Does stage at diagnosis explain the difference in survival after breast cancer in Denmark and Sweden?
Research output: Contribution to journal › Article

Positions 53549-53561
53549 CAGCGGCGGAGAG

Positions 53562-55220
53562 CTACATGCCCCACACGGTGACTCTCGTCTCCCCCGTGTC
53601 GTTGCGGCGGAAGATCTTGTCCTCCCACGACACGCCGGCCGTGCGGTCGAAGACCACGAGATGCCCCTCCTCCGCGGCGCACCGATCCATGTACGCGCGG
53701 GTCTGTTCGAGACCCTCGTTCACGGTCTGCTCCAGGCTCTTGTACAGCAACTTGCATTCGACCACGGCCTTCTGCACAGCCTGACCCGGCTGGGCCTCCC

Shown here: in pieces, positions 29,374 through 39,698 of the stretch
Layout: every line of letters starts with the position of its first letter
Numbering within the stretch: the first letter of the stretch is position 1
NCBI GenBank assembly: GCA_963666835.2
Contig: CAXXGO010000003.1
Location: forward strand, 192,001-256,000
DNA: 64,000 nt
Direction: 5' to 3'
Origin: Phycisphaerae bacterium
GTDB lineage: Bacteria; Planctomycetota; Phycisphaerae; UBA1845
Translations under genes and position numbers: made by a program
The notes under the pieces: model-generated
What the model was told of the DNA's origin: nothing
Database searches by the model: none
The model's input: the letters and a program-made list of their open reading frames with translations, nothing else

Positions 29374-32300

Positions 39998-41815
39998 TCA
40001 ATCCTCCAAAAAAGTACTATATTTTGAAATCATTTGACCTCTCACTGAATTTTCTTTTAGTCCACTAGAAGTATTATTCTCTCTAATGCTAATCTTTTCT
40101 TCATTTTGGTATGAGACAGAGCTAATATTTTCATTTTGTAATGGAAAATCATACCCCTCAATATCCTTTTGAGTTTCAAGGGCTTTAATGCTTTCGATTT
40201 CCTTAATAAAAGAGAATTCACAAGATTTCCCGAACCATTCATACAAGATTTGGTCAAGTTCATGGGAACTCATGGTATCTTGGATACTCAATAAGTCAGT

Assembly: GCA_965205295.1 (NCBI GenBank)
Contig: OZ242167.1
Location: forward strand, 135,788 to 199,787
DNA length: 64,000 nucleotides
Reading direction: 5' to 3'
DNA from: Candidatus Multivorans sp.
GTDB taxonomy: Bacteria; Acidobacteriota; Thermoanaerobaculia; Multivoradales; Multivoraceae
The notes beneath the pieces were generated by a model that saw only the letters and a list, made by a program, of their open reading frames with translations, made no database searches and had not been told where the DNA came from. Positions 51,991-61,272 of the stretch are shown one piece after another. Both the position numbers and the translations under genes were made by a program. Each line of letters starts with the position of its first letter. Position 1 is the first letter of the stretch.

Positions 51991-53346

Breast cancer survival differs 9 percentage points between the neighbouring countries of Denmark and Sweden. The authors' aim was to analyse whether this was caused by early detection in Sweden. The extent of disease and outcome was compared in two population-based breast cancer cohorts in 1983-1989. Breast cancer management was decentralized in Denmark without mammography screening whereas treatment in Sweden was centralized and the population partly screened. Ten- and 15-year relative survival was 15% and 6% higher in Sweden (p <0.001) with corresponding differences in crude and disease-specific survival. Stage distribution was significantly more favourable in the Swedish cohort. In multivariate analysis age, tumour size, extent of axillary surgery, and spread affected survival; however, the impact of region persisted (p <0.001). Reanalysis without screening-detected patients only slightly affected the impact of region. It was concluded that early detection had significant impact on survival but other regional differences might be of importance.